Tenkara Lake Fishing in the Indian Peaks Wilderness

On October 10, 2020
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Indian Peaks Wilderness - Oliver SmithEssay by: Oliver Smith

Living in Lyons, Colorado is a wonderful thing. Walking two blocks to the St. Vrain river to drop a fly in the water is certainly a privilege, and one I don’t take for granted. But the town stretch – like many easily accessible Front Range rivers in Colorado – sees a good deal of pressure, particularly in the summer months. Which means it’s time to head up into the local high country, the Indian Peaks Wilderness.

Tenkara fishing to me is inextricably linked with moving through the mountain wilderness. It is so complimentary to hiking and scrambling around in the alpine, it’s almost silly. Here in the Indian Peaks there is an abundance of low volume, high gradient streams full of trout. And then there’s the high alpine lakes. The tenkara lake fishing is phenomenal, and the whole area is tailor-made for this simple method of fly-fishing.

There is a catch though, and it is that this area is one of the most visited and enjoyed wilderness areas in the country. But as if to perfectly complement the simplicity of tenkara fishing, there is a very simple way to avoid the crowds and literally have the creeks and lakes to yourself; go far, go light and most importantly go EARLY. By early, I mean setting the alarm for 3:00 a.m. and being at the trailhead before dawn, headlamp on and moving up to your desired lake or stretch of creek at the literal crack of dawn. To the committed mountain angler this is kind of a no brainer, but it always surprises me how few (usually no other) anglers you see doing this, even at the busiest, most popular trailheads. Most often it will be you and a handful of climbers in the parking lot, doing the alpine start boogie. To me it’s a very peaceful aIndian Peaks Wilderness - Oliver Smithnd intimate experience, moving up the trail in the pre-dawn darkness, with no one else around except the night birds and other creatures of the high forests moving about. Sure I’ve come across a few moose, which can be spooky in the dark, but it just adds to the feeling of being out in the wilds.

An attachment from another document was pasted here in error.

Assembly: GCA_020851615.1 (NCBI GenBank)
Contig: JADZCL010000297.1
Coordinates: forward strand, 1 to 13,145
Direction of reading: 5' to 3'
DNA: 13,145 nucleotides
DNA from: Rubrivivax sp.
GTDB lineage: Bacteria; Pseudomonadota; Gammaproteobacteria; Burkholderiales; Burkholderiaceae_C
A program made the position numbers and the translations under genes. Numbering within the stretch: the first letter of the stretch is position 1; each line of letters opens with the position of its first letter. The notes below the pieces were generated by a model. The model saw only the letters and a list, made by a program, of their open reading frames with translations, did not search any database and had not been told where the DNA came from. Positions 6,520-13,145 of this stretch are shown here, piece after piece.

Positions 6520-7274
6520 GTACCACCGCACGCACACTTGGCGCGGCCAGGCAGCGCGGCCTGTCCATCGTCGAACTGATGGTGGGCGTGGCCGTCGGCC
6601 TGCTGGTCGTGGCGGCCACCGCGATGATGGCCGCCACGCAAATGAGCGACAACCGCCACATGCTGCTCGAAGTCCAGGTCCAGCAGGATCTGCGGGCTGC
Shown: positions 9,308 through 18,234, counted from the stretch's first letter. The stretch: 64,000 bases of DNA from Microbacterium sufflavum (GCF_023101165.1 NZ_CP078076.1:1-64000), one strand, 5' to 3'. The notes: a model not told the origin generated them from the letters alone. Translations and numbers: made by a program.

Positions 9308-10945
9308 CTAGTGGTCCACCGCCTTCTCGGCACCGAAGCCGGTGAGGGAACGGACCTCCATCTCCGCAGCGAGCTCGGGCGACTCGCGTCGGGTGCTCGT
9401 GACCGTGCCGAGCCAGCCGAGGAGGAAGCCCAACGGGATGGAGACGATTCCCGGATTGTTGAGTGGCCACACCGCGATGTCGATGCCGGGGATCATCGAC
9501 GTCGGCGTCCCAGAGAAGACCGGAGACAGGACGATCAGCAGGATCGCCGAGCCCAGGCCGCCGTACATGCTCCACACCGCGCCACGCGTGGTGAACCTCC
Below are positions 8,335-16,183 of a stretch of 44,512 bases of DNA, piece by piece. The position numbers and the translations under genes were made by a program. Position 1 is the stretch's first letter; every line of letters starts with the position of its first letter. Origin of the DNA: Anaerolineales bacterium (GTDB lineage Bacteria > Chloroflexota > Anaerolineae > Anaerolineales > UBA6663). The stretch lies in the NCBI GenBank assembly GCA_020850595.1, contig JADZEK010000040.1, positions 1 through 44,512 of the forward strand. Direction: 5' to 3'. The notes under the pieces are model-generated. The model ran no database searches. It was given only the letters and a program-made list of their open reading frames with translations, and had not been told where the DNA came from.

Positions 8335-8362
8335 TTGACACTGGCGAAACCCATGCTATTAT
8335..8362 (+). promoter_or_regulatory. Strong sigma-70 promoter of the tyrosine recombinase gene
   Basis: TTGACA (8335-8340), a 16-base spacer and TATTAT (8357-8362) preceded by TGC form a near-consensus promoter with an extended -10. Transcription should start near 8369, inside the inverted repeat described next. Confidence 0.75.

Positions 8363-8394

When you turn off the headlamp as the first light of dawn appears, and stop to have a drink of tea (or coffee), you realize what a good day you are already having, and how lucky you are. Then you get to your destination, be it a particular stretch of creek or high lake, and you sit down as the first rays of sun move over the crags above. Time to eat that breakfast burrito, tie your line to the tippet and getIndian Peaks Wilderness - Oliver Smith to it. Fish up high are hungry in the summer, really hungry. I have almost never not caught a fish before the sun rises if I‘m casting around that time. And if the stars align like they did for me last Sunday, you’ll watch a 14 inch cutthroat very slowly rise to your #12 Ishigaki kebari from the crystal clear depths of Blue Lake, on your second cast with your Tenkara USA Ito rod, and bring it gently to hand as the sun just starts to warm the clear morning air at 11,300 feet, without another soul to be seen.

Multi-day backpacks into this wilderness are the stuff of dreams, both for tenkara fishing and scenic beauty and peacefulness. There is literally a treasure trove up there. When and where you go matters, and the only hints for backpacking I can give are these; early October and the deeper the better. And watch out for moose!

Indian Peaks Wilderness - Oliver Smith

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